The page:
Comparison between data and
Eq. 12 of Mehta and Lott
(non-uniform law)
illustrates the need to
"split" the sediment into
different size or, better,
settling velocity classes.
"Settlable" fractions
deposit while the remainder
remain in suspension at a
given applied bed shear
stress.


6 8
TIME, t (hr)


Fig. 30. Time-concentration
relationship during
kaolinite deposition.
Source: Mehta and Lott (1987)


2-19










6. BED FORMATION

o A complex process involving a combination of settling and
consolidation and associated physico-chemical changes
involving electro-chemical inter-particle bonds and internal
energy of the bed matrix.
Effect of overburden typically leads to the development of a
stratified matrix.
One-dimensional (vertical) theory has been used to examine
linked sedimentation and consolidation.












SPESWHITE FINE CHINA CLAY This clay is a pure, mined
Test 2, e o103 Kaolin. e is void ratio =
4- Vv(V- Vv); V = total volume,
c Vv = total volume of solids. e
8 --culated -= initial value of e.
o Measured
12

E 16----

p 0 0 300 400 500 60
24


32 V -e<30

36-
0 100 200 300 400 500 600 700
Time, (min)





Fig. 31. Sedimentation/consoli-
dation of Speswhite
fine china clay.
Source: Schiffman et al. (1986)

* Better understanding the transition from suspension to the bed
(with a structured phase) is critical for accurate modeling of
estuarine cohesive sediment transport.


2-20










H = bed thickness
' b = depth below bed surface
p(z) = dry density of bed
p = depth-mean bed density
0.8 0 MEASURED
PREDICTED Layered bed model used for
S simulation. The bed is divided
S0.- into three sections:
unconsolidated stationary
N suspension, partially
consolidated bed and settled
S0.4 (fully consolidated) bed.
0 Empirical algorithm for
consolidation accounts for self-
0.2 weight consolidation.



0 0.4 0.8 1.2 1.6 2.0

P/P
p(Z,) (Kg/ms)

Fig. 32. Comparison between 50 300 250 0 250 400 / 5350 500
laboratory measured and 0.0 1 I
model-simulated bed
density profiles.
Source: Hayter (1986) 0.2



Tdc = consolidation period 0.4

Instantaneous deposition amounts
were at 0 hr, 48 hr and 72 hr 0.6
were 83.5 kg/m2. At Tdc = 24 hr 2
the bed is 0.61 m thick, while E T,24hr.
at 240 hr the thickness is N
0.77 m. 0.8 T.


'1.0 T,-48hr.


1.2
Tdac72hr.
I I I I l l I I I

Fig. 32. Predicted bed density
profiles for multiple
periods of deposition
as a function of Tdc.
Source: Hayter (1986)


2-21










Profiles after 24, 48 and 72
hrs. 10 m high and 0.092 m dia.
settling column. Each deposition
4 liters of suspension at
26.3 gL-1 solids contents.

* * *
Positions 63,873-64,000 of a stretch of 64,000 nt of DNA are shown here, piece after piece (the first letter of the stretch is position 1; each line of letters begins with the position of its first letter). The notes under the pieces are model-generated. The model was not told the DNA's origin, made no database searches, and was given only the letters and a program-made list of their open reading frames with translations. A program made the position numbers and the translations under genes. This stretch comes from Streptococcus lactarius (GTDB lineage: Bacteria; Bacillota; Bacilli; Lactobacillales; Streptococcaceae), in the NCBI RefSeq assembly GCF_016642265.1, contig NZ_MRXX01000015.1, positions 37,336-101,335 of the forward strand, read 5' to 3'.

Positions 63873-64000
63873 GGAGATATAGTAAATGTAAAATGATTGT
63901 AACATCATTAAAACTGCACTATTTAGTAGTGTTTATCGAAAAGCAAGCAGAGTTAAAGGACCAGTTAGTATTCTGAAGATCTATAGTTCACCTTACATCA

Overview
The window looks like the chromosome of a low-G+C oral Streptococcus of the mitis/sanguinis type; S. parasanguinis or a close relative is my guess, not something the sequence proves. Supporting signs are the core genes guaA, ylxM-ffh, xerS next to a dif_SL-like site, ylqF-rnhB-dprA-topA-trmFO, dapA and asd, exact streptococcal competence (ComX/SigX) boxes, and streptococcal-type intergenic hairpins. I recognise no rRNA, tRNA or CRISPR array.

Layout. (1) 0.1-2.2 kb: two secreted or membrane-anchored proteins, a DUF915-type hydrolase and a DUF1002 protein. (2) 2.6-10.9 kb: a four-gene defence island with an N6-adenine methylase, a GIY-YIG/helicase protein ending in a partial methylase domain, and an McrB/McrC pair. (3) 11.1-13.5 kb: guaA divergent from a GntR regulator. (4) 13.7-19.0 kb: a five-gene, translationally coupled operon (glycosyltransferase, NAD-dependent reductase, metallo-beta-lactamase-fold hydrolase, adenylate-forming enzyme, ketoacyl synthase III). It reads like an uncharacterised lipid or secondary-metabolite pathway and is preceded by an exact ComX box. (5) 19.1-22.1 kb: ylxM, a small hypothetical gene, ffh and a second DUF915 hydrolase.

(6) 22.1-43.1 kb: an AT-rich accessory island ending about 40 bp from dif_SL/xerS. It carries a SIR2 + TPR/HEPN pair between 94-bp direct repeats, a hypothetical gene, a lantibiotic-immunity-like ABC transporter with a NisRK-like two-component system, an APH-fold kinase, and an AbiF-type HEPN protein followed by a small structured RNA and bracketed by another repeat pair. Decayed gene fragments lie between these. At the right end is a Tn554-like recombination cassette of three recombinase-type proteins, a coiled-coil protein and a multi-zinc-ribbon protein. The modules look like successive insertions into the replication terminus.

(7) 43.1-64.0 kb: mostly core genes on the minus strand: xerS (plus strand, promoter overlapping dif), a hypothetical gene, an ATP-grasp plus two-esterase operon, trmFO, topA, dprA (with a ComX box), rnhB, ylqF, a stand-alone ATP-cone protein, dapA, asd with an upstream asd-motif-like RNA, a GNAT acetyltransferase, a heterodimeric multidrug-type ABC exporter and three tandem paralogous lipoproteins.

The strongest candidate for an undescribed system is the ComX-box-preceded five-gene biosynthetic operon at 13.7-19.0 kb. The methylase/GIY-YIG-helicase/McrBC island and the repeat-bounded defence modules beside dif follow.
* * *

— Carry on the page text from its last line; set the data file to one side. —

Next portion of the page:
0.22 2-5.81
0-20 -
S018 concentration
in
06 kg m-3x 10-2.
c 0.14 1-5-81
S2-loyers
24 hrs ofter dep.


0 "08 1 layer
S0-06
0.04 -
0.02
0.00 I I I I I I
0 1 2 3 4 0 1 2 3 4 5 0 1 2 3 4 5
density profiles under
multiple deposition.
Source: Burt and Parker (1984)

Notice similarities between data of Fig. 34 and simulation
in Fig. 33.

Consolidation plays a significant role in controlling
sediment erodibility. Thin (~ few cm thickness) beds gel
and consolidate fairly rapidly in the first one or two days
after deposition, thereby increasing erosion resistance.




Given a sufficiently
(- weeks) long time, a
uniform settled bed
results.








Fig. 34. Increasing
erosion shear
strength of bed
with time.

N OIv2-22
2-22









Note the step-like structure
after 1 day. This is due to a
change of the structure of the
aggregates at that level. After
8 days the step is gone and the
bed is much more uniform.


D.1


0.5


2.0


BED SHEAR STRENGTH, Ts (N/m2)

Q2 03 0.4 0.5


0.6


Fig. 35. Kaolinte bed shear
strength profile
after 1 day and 8
days of consolida-
tion.
Source: Parchure and Mehta
(1985)


* While bed density profile also exhibits a similar
progression with time, the bed shear strength is only
approximately related to density.


2-23










LECTURE 3

EROSION


1. SIGNIFICANCE


Loss of valuable land.
Shifting of navigable channels.
Recycling of chemical constituents.


* In terms of its aerial extent erosion is sometimes a more
localized phenomenon than deposition. Coastal erosion can
however extend for long distances. Erosion combined with
compaction can be drastic Isles Dernieres in Mississippi.


Fig. 1. Shoreline changes at the Isles Dernieres, Mississippi,
1853-1978.
Source: Penland et al (1985)


3-1






t


Uncertainty of
channel position
and heavy dredging
needs has resulted
in under-
utilization of the
oil terminal at
Haldia.


Fig. 2. Channel shifting in the
Hooghly river near the
port of Haldia.
Source: McDowell and O'Connor
(1977)




Waves can be quite important in
bank erosion which is
quantitatively not a well
understood phenomenon.


Fig. 3. Bank erosion of Hooghly
river near Barrackpore.
Top of bank is 4m above
water level.
Source: McDowell and O'Connor
(1977)


3-2


I.'-. ~c~~aa~--L~















Exchange of sediment between
the bed and the water column
is enhanced by waves during
dry summer months. This causes
sediment deposited in the
Delta during winter flows to
move through San Pablo Bay
into central S.F. Bay.


Fig. 4. San Francisco Bay system.


SUSPENDED SEDIMENT

IN 01 01100111
1WITN AQUATIC
AVE DISPOSAL
SUSPIRSIOM
T-lllr T Nl T o ITrrn s

NEW ANlUAL DEPOSIT


/ //// / // //////
PREVIOUSLY DEPOSITED
StDIMENTS


01.18 AVM.
DELTA OUTFLOW

TRIBUTARY
OuTFLOW


TO LANO DISPOSAL


Very fine-grained
material is
transported to the
ocean by erosion.
Water depths
actually increased
in south S. F. Bay
during 1923-50,
partly due to sea
level rise.


Fig. 5. Average annual sediment
transport rates in S. F.
Bay. Values in million
cubic yards.
Source: Krone (1979)


3-3


4A83 MET
OUTFLOW TO
OCEAN PLUS
ocus rus ^_
I0. t FROM
0.ROS IO OF
So. SF. IAY








TABLE 1. Average annual sediment accumulation
rates (106yds3yr-1)

Area 1897-1922 1923-1950
(26 years) (28 years)

Suisun & Grizzly Bays & -0.66 -0.17
Carquinez Straits
San Pablo Bay 2.31 0.62